High school has most finalists in nation
Seniors Abby Fraeman, Michael Forbes, Sherri Geng and Justin Kovac were among 40 students to advance to the final round of the Intel STS competition, the oldest science competition for high school seniors in America. The four seniors conducted projects on topics ranging from computer science to space science to medicine and health.
Glenda Torrence, Magnet senior research teacher, was ecstatic at the news. "There are no words to describe it," she said. "When we have four [finalists] out of 40, it says so much for the [Magnet] program. These four deserved everything they got. [They produced] excellent projects, extremely well-written and well-researched."
The STS is a program started by the Science Service in 1942. Applicants complete research projects on a variety of topics to compete for a total of $530,000 in college scholarship money; one student will be awarded the $100,000 grand prize. This year, around 1,600 students applied, 300 of whom were named semifinalists. Of these, 13 students were from Blair.
In the past four years, Blair has had no more than three finalists in one year. Since 2001, there have been 47 semifinalists from Blair and eight finalists. Two former Blair students, Gordon Su and Anatoly Preygel, made it to the top ten finalists in 2004 and 2003 respectively.
Fraeman believes the rigor of the math-science program has helped Blair students to consistently do well in the competition. "The Magnet has been encouraging research since ninth grade," she said.
Forbes agrees that the Magnet program has encouraged him to both conduct a research project and enter Intel. "I have to thank Dr. Torrence," said Forbes. "[She] exposed us to this opportunity and guided us through the process."
The Intel projects were the result of years of hard work and exhaustive research. Applicants had to fill out extensive applications just to be considered for the contest. Geng, whose project focused on using an automated algorithm to detect seizures, worked on her project for two summers. "The Intel contest is basically measuring your potential as a scientist," she said.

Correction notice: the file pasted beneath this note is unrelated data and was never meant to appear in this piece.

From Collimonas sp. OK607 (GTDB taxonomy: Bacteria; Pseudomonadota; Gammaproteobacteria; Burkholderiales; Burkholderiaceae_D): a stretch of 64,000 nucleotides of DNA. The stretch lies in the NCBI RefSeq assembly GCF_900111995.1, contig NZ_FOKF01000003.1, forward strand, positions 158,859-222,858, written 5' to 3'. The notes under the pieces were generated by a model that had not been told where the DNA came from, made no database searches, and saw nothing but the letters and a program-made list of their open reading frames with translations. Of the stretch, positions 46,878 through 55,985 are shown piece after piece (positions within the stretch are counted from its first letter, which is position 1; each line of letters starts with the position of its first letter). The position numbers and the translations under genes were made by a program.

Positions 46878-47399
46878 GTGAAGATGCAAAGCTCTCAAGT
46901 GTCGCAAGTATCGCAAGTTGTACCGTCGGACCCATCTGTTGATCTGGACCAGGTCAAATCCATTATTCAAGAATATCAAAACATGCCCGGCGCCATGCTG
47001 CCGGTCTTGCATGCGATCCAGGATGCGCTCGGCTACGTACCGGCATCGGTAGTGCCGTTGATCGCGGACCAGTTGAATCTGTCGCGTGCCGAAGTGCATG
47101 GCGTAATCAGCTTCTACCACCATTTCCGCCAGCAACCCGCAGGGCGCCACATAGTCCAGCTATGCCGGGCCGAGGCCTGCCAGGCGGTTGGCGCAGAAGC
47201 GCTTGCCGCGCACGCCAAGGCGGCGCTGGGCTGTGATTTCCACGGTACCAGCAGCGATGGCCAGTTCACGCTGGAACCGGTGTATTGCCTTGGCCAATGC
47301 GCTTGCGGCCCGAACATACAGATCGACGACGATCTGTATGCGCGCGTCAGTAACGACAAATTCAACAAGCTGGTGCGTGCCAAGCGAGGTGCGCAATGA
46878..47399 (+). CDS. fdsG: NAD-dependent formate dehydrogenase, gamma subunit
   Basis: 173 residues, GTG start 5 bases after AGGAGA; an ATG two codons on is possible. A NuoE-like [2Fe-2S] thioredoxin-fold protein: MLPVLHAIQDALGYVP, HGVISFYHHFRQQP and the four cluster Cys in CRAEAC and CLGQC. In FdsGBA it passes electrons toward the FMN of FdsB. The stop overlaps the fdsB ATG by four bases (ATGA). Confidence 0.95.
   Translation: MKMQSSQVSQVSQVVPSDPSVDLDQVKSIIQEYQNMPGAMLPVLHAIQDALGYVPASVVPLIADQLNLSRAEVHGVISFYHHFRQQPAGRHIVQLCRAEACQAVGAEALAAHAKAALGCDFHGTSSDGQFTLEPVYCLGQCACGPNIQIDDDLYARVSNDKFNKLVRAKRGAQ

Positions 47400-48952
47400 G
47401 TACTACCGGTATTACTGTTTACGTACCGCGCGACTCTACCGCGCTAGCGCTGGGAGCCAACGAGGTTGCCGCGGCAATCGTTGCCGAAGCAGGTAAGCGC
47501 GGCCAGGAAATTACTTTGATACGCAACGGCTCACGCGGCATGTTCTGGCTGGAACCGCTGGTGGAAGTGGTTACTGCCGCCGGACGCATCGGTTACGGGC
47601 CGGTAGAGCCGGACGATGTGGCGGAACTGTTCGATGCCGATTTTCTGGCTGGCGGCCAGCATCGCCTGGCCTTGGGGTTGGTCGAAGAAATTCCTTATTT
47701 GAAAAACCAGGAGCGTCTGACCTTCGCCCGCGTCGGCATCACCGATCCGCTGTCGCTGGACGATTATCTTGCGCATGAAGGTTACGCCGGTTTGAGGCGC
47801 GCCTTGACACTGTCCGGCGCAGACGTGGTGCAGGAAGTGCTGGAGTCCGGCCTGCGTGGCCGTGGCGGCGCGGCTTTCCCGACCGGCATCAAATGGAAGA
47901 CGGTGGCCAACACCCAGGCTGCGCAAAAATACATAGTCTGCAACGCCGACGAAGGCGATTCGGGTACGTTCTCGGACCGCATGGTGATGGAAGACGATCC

Forbes' project dealt with vehicle routing and how to design a delivery route that would optimize performance in a situation where supply does not equal demand. Fraeman's space science project focused on the theory that a large planet exists in proximity to a bright star that vaporizes comets, and she ran computer simulations to explore this theory. Kovac, who recently moved to Florida and could not be reached for comment, studied the effects of warm water pools on traveling cyclones.
The four Blair finalists have had their share of accolades for their hard work. They have been mentioned in The Washington Post and were the subject of a Fox News interview, which was pre-recorded at Blair on Jan. 27. The interview was aired that night on Fox 5 News at 5 p.m.
The final round of the competition will occur from March 10 through March 16 in Washington, D.C., where all the finalists will attend a black-tie dinner after showcasing their projects to judges as well as to the general public. "The hardest part is over," said Geng. "I hope the project speaks for itself." Winners of the competition will be announced March 15.
In the meantime, Forbes will focus on perfecting his presentation and looks forward to an "in-depth look at other people's projects" while at the event in March.
Torrence said she would be proud of her students no matter the outcome of the final round. "After you've gotten to this level of achievement, everything else is just icing on the cake," she said.
Grace Harter. Grace Harter is currently a CAP senior at Blair. She loves anything British, books, music, movies and of course Silver Chips Online. She'd like to close with a quote from "Ferris Bueller's Day Off" that is especially profound (and makes reference to her ultimate favorite … More »